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Marijuana: Cook County Board Passes Decriminalization Ordinance, But Veto Possibility Looms

Submitted by Phillip Smith on (Issue #595)
Drug War Issues

The Cook County (greater Chicago) Board Tuesday night passed a measure decriminalizing the possession of up to 10 grams of marijuana, but it is unclear if Board President Todd Stroger will allow it to take effect. He told the Chicago Tribune that he wasn't ready to commit one way or another.

Under the ordinance, police officers would have the ability to issue a ticket with a $200 fine rather than making an arrest and filing criminal charges. If enacted, the ordinance would at first apply only to those unincorporated areas of the county where the commission is in charge. But the move would give municipal police forces within the county, including Chicago, the option to adopt decriminalization as well.

"Why bog down the courts with that kind of thing when we can just charge them a little fine instead?" said Commissioner Earlean Collins, chief sponsor of the measure, who added that her grandson had been arrested and jailed for a small amount of marijuana. "That's what this ordinance in the state allows us to do, to charge them a little fine, and then we will collect the fine rather than them charging them, taking them to the jail lockup, having them the next morning show up in court, and then bogging down the system, and they take the fine," she said.

"Lots of college towns do this," said Commissioner Bill Beavers. "We're just catching up to the 21st century."

Unsurprisingly, Cook County Sheriff Tom Dart thought the move was premature. "It should be looked at, but as far as decriminalizing it, there needs to be a real thorough debate before people go down that road as far as what A, scientifically what information shows, but then B, what prosecutorially have been done with the cases," Dart said.

But Board President Stroger was initally coy about his possible veto plans. "I don't know. I wasn't paying enough attention to it. I'll find out about it later," Stroger said. "I can't comment on it."

By Wednesday morning, though, Stogner told local radio host Greg Jarrett he didn't think it was a good idea. "I'm not really an advocate of trying to decriminalize the drug that people start before they move on to the higher stuff," echoing the discredited "gateway theory" that marijuana use leads to harder drug use.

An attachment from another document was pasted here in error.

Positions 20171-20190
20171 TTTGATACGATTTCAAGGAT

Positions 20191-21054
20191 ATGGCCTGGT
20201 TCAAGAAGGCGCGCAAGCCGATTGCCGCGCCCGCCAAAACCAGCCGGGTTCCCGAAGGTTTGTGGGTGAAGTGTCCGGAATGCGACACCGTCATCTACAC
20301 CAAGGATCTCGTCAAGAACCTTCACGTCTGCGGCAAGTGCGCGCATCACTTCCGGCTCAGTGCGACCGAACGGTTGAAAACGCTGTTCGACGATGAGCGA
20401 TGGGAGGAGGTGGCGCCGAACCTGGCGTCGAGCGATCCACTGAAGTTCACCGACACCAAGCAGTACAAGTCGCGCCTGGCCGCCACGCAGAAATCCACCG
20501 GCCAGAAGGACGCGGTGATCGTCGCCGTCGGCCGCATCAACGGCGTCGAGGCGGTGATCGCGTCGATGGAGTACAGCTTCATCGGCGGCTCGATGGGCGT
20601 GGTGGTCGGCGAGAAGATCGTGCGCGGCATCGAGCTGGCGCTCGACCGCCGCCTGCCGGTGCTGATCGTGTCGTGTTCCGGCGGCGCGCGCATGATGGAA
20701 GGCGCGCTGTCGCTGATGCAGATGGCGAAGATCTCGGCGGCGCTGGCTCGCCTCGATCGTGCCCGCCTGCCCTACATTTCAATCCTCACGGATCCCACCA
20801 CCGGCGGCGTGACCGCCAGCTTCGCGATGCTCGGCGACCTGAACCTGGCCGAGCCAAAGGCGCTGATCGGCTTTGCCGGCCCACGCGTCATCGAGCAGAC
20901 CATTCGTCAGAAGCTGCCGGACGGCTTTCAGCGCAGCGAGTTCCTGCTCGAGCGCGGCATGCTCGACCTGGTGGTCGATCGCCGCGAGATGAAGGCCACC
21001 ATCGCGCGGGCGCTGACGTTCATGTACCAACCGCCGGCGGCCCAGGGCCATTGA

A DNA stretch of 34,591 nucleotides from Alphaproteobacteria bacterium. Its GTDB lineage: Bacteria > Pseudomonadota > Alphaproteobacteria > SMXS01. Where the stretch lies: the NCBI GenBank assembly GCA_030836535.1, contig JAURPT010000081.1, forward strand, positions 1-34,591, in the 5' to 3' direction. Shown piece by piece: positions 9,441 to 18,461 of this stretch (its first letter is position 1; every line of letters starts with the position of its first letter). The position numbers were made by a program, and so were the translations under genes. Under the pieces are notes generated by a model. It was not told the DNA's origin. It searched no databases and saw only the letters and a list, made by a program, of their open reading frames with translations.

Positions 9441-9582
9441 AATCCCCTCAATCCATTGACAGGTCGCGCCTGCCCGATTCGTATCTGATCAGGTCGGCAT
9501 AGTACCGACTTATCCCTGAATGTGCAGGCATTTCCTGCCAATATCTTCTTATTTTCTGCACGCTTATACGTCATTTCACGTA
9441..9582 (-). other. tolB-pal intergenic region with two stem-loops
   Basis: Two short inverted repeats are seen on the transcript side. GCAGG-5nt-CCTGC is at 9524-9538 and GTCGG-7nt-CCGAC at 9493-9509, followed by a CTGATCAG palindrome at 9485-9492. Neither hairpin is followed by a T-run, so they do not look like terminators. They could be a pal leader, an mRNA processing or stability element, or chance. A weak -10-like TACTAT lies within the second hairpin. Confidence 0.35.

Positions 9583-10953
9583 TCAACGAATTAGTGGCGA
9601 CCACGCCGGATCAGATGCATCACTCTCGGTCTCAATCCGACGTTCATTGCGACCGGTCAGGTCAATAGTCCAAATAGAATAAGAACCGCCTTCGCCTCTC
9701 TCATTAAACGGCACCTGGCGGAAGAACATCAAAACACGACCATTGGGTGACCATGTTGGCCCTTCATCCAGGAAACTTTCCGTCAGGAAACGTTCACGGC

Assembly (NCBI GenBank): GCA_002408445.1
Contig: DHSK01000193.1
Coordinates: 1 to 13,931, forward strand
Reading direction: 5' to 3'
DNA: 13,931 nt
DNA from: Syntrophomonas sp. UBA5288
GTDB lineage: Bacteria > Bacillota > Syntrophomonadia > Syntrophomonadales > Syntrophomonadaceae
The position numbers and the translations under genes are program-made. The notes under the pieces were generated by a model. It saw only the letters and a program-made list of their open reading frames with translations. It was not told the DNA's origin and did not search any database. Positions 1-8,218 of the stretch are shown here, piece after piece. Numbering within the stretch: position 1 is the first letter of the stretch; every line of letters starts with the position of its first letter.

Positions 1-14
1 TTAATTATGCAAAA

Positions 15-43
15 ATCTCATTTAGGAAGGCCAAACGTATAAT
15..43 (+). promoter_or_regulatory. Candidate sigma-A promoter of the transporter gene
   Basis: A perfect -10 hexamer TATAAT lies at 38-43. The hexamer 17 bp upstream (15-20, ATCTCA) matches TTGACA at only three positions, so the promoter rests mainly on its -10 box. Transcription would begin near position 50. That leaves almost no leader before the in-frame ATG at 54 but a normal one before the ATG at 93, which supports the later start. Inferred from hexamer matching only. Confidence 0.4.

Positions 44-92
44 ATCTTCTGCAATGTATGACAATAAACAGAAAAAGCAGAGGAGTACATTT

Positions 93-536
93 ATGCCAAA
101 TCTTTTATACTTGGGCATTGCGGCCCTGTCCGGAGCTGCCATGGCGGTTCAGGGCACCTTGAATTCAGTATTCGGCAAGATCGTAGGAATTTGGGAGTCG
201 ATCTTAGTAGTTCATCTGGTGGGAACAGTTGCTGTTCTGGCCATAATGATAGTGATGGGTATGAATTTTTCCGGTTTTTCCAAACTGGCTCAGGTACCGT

Chicago Mayor Richard Daley was equally coy when asked about the ordinance Wednesday. "We just had a ban on smoking. People say you can't smoke, they said, 'Please don't smoke.' And now everyone's saying, 'Let's all smoke marijuana.' I mean, after a while you wonder where America's going to," Daley said. But when asked directly whether he was against the ordinance, Daley waffled. The issue is "really clouded," he said, declining to stake out a position.

That's something of a retreat for Mayor Daley. Just a few years ago, he supported decriminalization in Chicago, saying most minor pot cases were thrown out. "If 99 percent of the cases are thrown out and we have police officers going to court, why?" Daley asked then. "It costs you a lot of money for police officers to go to court... You have to look at that... proposal."

But Board President Stoger is the man with the power to kill the ordinance, not Daley. If he does veto the measure, it will be tough to override. Under board rules, it takes 14 votes on the 18-person council to override. The measure did not pass by that great a margin.

Permission to Reprint: This content is licensed under a modified Creative Commons Attribution license. Content of a purely educational nature in Drug War Chronicle appear courtesy of DRCNet Foundation, unless otherwise noted.


Anonymous (not verified)

Cook County Sheriff Tom Dart's response is incredibly typical and amazing in the example it presents. Dart opines "It should be looked at, but as far as decriminalizing it, there needs to be a real thorough debate before people go down that road as far as what A, scientifically what information shows, but then B, what prosecutorially have been done with the cases,". Are you kidding me?!? Pot has been illegal since the 1930's. I think after 60 years we already have enough experience in arrests, adjudication and scientific studies, etc. to make the decision NOW that we should even forego the stupid step of fining people for possession and simply move ahead to legalize and regulate marijuana. The alternative is more arrests every day that should never be occurring in the first place. Sheriff Dart, use your police resources for pursuing real crime and you should also work to have these draconian marijuana laws changed so that you don't feel compelled to use resources to address an issue that should rightly be dealt with in the same manner as alcohol and cigarettes. Stop ruining people's lives over the use of something that is less dangerous than alcohol or cigarettes.

Fri, 07/24/2009 - 3:11pm Permalink
Anonymous (not verified)

In reply to by Anonymous (not verified)

Wow you all must be stoned. Read it again slowly this time.

It only decriminalizes in "unincorporated" areas of cook county..

How many square miles of land are unincorporated in cook county 5 maybe 10..

They are definately testing the reaction towards decriminalization.